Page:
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A God-Child At 87
Lamahood is an esoteric childhood
Being a Lama means you don’t get to really be a kid, anymore. Your toys are walking sticks and umbrellas that belonged to predecessors. Instead of playing in the dirt wearing an older sibling or cousin’s hand-me-downs, or playing video games in jeans and a t-shirt, you have to wear sacred robes and sit and chant all day in a drafty mountain monastery heated with burning dried yak poop. Lamahood is lame.
The ritual practice of choosing Tibetan Lamas began in Qing China during the 18th century, when an incursion of Nepalese Gorkhas beckoned intervention. Thus the selection process was always an imperial innovation, and only remains one today, whatever else we might say about Chinese policy in Tibet. At the center of the dispute between Lhamo Thondup, aka Tenzin Gyatso, exiled 14th Dalai Lama of Tibet, and the government of China in Beijing, is the selection of the successor. It is ever so.
The Qianlong emperor wanted to prevent the aristocratic families of the plateau from monopolizing this very same selection process through corrupt oracles, as they had done for centuries.
According to Katia Buffetrille in Brill’s Revisiting Rituals in a Changing Tibetan World, the Manchu throne decreed in 1792 that the pool of eligible god-children should henceforth be chosen at random, by casting lots.
There followed “various modifications that took place in the practice of this ritual between the 18th century and the beginning of the 20th” until the dispute over the 11th Panchen Lama began when the exiled Lhamo rejected the lottery system in 1995.
Gedhun Choekyi Nyima, the 6-year-old boy he chose, was then kidnapped by the People’s Republic of China. He would now be 33. If he remains a “prisoner of conscience,” however, then so does any Lama. Lamahood sucks. A Lama spends all day surrounded by monks, praying and meditating and achieving enlightenment while his every need is met by others. No fun at all.
Tibetan god-children can be chosen as young as 2, or about the same age that children learn to say “no” and use pronouns, because the spirit of the dead Lama has entered the mother’s womb during pregnancy, which is a bit rapey but makes some rational sense.
To further complicate the selection process, however, the many parts of a Lama’s soul-being may split off to inhabit different children, requiring monks to decide which child has the greatest amount of dead Lama-spirit inside them. (A 1993 film starring Keanu Reeves in the titular role as Little Buddha was inspired by this theological wrinkle.) The intensity of this selection process is legendary among religious scholars.
If I seem flip, it is only because the outcome for the child, in the form of a childhood, is so horrific. Upon selection, using the ascribed personality characteristics of the previous Lama as a subjective guide, the new Lama is no longer even a human child at all, any more, but a little Buddha.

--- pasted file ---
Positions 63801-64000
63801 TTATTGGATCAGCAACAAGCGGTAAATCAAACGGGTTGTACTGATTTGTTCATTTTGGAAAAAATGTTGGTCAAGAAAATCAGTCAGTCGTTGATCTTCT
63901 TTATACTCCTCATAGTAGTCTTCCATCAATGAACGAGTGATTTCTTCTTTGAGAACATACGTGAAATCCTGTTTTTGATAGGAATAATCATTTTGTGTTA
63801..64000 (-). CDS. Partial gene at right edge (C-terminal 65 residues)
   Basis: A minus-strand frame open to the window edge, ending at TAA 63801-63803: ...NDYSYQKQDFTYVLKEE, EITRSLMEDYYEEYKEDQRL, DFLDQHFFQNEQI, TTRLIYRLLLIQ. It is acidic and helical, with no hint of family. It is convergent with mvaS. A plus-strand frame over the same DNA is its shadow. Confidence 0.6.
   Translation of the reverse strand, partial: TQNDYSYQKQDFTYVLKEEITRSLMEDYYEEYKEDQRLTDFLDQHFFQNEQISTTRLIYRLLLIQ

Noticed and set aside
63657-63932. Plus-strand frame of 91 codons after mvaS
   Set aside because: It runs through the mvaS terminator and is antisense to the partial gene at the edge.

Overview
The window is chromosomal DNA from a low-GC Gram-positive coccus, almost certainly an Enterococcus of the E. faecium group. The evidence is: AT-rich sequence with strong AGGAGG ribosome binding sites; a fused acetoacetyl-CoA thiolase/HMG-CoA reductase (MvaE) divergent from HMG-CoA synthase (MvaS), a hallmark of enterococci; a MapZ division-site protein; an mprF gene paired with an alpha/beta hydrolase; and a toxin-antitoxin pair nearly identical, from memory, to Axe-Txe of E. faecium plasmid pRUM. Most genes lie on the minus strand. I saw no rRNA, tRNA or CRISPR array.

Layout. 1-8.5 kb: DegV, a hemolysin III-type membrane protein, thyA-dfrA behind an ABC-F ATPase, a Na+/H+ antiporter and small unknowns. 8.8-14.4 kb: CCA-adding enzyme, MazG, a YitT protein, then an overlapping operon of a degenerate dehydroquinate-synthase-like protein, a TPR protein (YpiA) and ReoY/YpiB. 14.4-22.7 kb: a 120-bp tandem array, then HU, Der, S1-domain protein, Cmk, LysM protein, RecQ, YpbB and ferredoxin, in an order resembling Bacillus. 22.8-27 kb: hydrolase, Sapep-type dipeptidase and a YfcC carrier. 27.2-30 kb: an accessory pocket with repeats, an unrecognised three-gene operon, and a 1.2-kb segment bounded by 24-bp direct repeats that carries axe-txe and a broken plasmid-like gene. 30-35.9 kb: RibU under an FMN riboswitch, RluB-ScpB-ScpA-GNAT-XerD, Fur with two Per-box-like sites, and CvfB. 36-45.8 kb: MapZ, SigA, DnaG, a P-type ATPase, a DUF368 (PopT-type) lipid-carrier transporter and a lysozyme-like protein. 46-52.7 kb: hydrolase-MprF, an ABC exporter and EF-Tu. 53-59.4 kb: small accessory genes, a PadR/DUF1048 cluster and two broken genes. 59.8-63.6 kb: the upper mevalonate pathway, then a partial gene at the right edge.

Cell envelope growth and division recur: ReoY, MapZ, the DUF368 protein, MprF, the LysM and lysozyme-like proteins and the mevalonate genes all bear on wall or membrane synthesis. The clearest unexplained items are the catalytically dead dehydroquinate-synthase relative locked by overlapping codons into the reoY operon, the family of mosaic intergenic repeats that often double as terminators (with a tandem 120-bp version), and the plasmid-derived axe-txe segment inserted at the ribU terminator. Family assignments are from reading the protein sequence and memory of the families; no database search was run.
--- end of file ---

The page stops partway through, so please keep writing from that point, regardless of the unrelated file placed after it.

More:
Life as a divine incarnation and object of veneration requires inhuman perfection. One might even call it inhumane.
Long before social media made it impossible for youthful idiocies to be erased from the internet, god-children had to perform public rituals and prayers and sacrifices, or even be sacrificed to the gods themselves, because innocent blood is the most magical kind.
Innocence is always perfected and protected in the esoteric child. Lhamo Thondup has never been married. He has never been on a date. He has never had a job or a bank account. He gets whisked around in limousines and airplanes and there are people to ensure he is never seen anywhere being wrong with anyone, ever, about anything, because gods cannot be wrong.
Rather than a display of hidden pedophilia, the scene that rocked the world this week is evidence that a man locked into the innocence of childhood from the age of 4 until the age of 87 will say and do dumb, gross things that a 4-year-old child might do, but in an 87-year-old man’s body, because he never learned to be an adult at all. Puberty was allowed, but adulthood was denied to him, and it shows. He has no filter.
In this way, Tibetan Buddhism has always seemed at odds with the lesson implied in the story of Siddhartha Gautama. Born in the 6th or 7th century BC, the future Buddha was the son of King Śuddhodana, who surrounded his son with an elaborate palace to banish all signs of disease and suffering, so that Siddhartha did not know they existed.
Obviously, this proved unsustainable. Siddhartha snuck out of the palace to see the world outside. Observing a man dying of old age, and learning of the reincarnation cycle, Buddha cast aside his princedom and his privileges to seek an end to all human suffering. At first, he adopted an ascetic life, seeking enlightenment in self-harm. True enlightenment came only after he abandoned mortification of the flesh and sought a middle path between the extremes of heaven and hell, of wealth and poverty.
Growing up is hard to do, perhaps even harder to do in the best of times. Contemporary First World parents replicate Śuddhodana’s palace by helicoptering and attachment-parenting their children to death, sterilizing the poor dears with puberty blockers to spare them the pain of growing up. Sparing children all pain and sacralizing their pure, perfect innocence makes them into permanent children, not gods.
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